February 16 Energy News

February 16, 2021


¶ “Autonomous Bus Trial A Success At Tokyo’s Haneda Airport” • BYD has completed a 10-day trial operation of an autonomous driving bus at Tokyo Haneda Airport. BYD partnered with All Nippon Airways, Japan’s largest airline, to complete the trial. The bus, which is BYD’s first autonomous-driving bus, will next be put into daily operation. [CleanTechnica]

BYD autonomous bus (BYD image)

¶ “Volkswagen Tries To Catch Up On Autonomy With Microsoft” • Volkswagen has announced that it is teaming up with Microsoft to “advance its self-driving vehicle technologies.” Microsoft will collaborate with Volkswagen’s Car.Software arm on a cloud-based automated driving platform. Volkswagen said that this will allow for faster fleet integration. [CleanTechnica]

¶ “You Can Now Get The Ora R1 In Ghana” • One of the highly competitive EVs is Great Wall Motors’ Ora R1, also known as the Black Cat. It has a 33-kWh battery pack and a 35-kW motor for a 220 km (137 mile) range, as measured by the WLTP. The good news is that these small city EVs are starting to find their way to Africa very quickly. [CleanTechnica]

Great Wall R1 EV (Courtesy of Great Wall Motors)

¶ “BP And Chevron Just Invested In Technology That Could Transform Renewable Energy” • BP and Chevron have expanded into geothermal energy, betting on a technology that could make plants using the natural heat of the Earth scalable for the first time. They put $40 million into Eavor, a geothermal energy firm based in Calgary. [MarketWatch]

¶ “GE Bags 753-MW Swedish Turbine Order” • GE Renewable Energy has secured a 753-MW turbine order for the Onusberget wind project in Sweden, which is being developed by Luxcara. Onusberget will be equipped with 137 of GE’s Cypress onshore wind turbines, each with a capacity of 5.5 MW and a 158 meter rotor. Installation will start this year. [reNEWS]

Wind turbines (GE Renewable Energy image)

¶ “Engie Inks Renewables Deal With Orange France” • Engie and Orange have signed a corporate power purchase agreement that will see the communication provider’s electricity supply met by wind and solar capacity in France. During the PPA’s 15-year period, it will also include two new solar projects totaling 51 MW in France. [reNEWS]

¶ “Winch Energy Raises Funds For PV Mini-Grids Rollout” • The off-grid utilities provider Winch Energy completed the funding for solar mini-grid projects in 49 villages in Uganda and Sierra Leone with a new PV mini-grid design. Portable batteries will also be provided so people outside of the mini-grid catchment area will have access to clean electricity. [reNEWS]

Winch Energy PV and battery system (Winch Energy image)

¶ “Nuclear faces ‘a lot of uncertainty’ as EU green evaluation looms” • The nuclear industry is growing increasingly nervous about European Commission plans to evaluate the safety of radioactive waste handling as an expert report is expected next month on how to classify nuclear energy under the EU’s green finance taxonomy. [EURACTIV]


¶ “US Oil Rises Above $60 As Texas Gets Pummeled With Ice And Snow” • A rare bout of winter weather in Texas helped move US oil above $60 a barrel for the first time since January 2020. Weather knocked power out in much of Texas, and oil refiner Motiva shut down its Port Arthur Manufacturing Complex, the largest American oil refinery. [CNN]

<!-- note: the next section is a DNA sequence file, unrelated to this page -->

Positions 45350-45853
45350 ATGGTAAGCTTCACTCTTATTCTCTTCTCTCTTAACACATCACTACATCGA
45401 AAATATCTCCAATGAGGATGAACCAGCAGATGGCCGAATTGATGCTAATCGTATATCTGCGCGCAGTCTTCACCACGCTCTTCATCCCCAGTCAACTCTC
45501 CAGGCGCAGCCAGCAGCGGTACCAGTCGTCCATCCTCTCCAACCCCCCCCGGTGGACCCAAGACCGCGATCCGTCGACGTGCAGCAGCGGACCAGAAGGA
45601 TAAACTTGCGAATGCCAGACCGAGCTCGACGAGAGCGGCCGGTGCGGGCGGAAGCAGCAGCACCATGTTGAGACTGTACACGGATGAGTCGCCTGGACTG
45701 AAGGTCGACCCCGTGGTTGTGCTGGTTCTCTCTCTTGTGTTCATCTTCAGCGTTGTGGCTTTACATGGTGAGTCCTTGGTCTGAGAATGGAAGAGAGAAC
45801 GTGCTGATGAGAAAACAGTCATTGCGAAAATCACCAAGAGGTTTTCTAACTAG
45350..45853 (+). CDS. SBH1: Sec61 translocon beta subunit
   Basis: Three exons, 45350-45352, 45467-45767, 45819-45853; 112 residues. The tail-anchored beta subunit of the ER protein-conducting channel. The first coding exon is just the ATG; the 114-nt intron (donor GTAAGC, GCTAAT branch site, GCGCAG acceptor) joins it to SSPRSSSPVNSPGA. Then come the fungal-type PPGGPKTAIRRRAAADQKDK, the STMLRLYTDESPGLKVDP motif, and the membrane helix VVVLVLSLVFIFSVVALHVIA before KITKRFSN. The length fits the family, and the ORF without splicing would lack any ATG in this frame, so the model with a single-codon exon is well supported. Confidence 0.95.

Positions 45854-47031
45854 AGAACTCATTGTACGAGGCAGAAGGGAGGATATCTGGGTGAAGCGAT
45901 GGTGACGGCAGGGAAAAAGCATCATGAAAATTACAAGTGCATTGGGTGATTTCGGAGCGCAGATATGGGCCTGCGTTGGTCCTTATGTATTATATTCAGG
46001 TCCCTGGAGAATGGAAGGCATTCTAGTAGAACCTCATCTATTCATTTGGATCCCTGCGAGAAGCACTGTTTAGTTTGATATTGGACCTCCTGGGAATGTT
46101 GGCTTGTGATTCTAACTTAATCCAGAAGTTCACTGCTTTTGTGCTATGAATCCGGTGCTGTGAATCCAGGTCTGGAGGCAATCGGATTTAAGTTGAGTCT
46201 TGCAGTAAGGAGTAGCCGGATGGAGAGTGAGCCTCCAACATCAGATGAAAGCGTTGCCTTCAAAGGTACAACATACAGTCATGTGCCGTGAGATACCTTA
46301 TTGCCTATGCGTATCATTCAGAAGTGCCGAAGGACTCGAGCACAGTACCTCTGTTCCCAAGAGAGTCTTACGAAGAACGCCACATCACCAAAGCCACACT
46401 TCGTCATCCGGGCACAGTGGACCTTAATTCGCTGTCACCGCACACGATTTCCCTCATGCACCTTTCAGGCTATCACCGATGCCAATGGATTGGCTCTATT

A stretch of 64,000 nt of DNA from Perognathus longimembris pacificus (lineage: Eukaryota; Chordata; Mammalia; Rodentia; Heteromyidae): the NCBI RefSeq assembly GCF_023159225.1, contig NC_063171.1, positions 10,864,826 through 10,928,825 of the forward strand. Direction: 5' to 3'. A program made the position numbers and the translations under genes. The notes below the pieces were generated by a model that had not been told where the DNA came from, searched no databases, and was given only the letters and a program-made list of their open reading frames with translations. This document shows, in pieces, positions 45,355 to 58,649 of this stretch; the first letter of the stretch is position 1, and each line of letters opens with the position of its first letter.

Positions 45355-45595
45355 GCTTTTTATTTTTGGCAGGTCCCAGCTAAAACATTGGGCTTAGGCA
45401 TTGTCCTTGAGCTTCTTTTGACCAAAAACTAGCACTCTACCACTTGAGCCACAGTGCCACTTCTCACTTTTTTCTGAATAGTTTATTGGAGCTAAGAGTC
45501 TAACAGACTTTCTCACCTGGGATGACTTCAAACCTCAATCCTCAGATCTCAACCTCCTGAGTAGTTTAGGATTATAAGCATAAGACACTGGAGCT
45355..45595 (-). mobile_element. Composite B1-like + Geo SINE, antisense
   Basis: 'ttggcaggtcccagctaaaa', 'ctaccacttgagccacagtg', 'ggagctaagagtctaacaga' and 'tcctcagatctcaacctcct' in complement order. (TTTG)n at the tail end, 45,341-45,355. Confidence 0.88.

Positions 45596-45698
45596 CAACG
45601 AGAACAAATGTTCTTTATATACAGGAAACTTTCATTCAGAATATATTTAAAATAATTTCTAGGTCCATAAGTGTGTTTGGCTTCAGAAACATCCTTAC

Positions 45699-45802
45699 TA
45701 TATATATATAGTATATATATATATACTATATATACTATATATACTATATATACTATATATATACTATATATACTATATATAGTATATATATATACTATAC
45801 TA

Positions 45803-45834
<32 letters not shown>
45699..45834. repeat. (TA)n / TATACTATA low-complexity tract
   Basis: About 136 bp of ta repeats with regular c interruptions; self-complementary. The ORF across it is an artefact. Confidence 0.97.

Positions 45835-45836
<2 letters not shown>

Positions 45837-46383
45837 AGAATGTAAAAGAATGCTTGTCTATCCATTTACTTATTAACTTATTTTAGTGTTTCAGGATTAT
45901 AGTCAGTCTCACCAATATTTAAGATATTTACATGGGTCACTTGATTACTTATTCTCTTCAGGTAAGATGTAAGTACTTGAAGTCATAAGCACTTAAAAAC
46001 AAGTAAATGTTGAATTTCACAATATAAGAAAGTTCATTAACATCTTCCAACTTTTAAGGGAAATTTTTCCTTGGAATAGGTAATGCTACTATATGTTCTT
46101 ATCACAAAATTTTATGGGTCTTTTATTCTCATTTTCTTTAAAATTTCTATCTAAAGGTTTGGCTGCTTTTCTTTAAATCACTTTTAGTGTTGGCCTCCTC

Palm trees and snow in 2004 (Quietpeoplerock, CC-BY-SA 3.0)

¶ “Rolling Blackouts In Texas Are Due To Economics, Not Renewables” •  Some people are claiming on social media that rolling blackouts in Texas are caused by wind turbines failing in the cold, and that’s proof that renewables are too unreliable. Actually, its proof that Texas utilities don’t pay for cold-adapted wind turbines. [CleanTechnica]

¶ “Renewables Provide 23% Of US Electricity In November 2020” • While renewable energy has been dominating the new power capacity additions in the United States, it takes a long time to shift the giant electricity grid. Even so, month after month, the share of electricity generated by renewables in the US has been constantly increasing. [CleanTechnica]

Wind turbines (Pradeep Ghildiyal, Unsplash)

¶ “77% To 80% Of New US Power Capacity Came From Solar And Wind In 2020” • According to new data from the Federal Energy Regulatory Commission, solar power and wind power accounted for 77.1% of new utility-scale power capacity in the US in 2020. Adding in what CleanTechnica estimates for rooftop solar power capacity, that rises to 80.1%. [CleanTechnica]

¶ “Longroad To Acquire 900 MW Of Arizona Solar” • Longroad Energy has agreed to acquire solar projects totaling 900 MW (DC) in Arizona. The Sun Streams 2, 4, and 5 projects have the potential for 1-2 GWh of battery storage. Sun Streams 2 is being constructed by McCarthy Building Companies and is expected to be operational in June 2021. [reNEWS]

Solar array (Longroad Energy image)

¶ “Virginia Utility Seeks 300 MW Of Renewables Capacity” • Appalachian Power has issued a request for proposals for up to 300 MW of solar and wind generation resources. It is seeking facilities that are at least 50 MW in size and will be commercially operational by mid-December 2023. More RFPs are expected from Appalachian Power this year. [reNEWS]

¶ “Oklahoma Sees Large Increase In Production Of Renewable Energy Over The Past Decade” • A research study used Energy Information Administration data to calculate the change in renewable energy production in Oklahoma. In 2010, renewables generated only about 10% of the state’s electricity, it found, but that rose to about 40% in 2019. [KGOU]

Have an abundantly admirable day.

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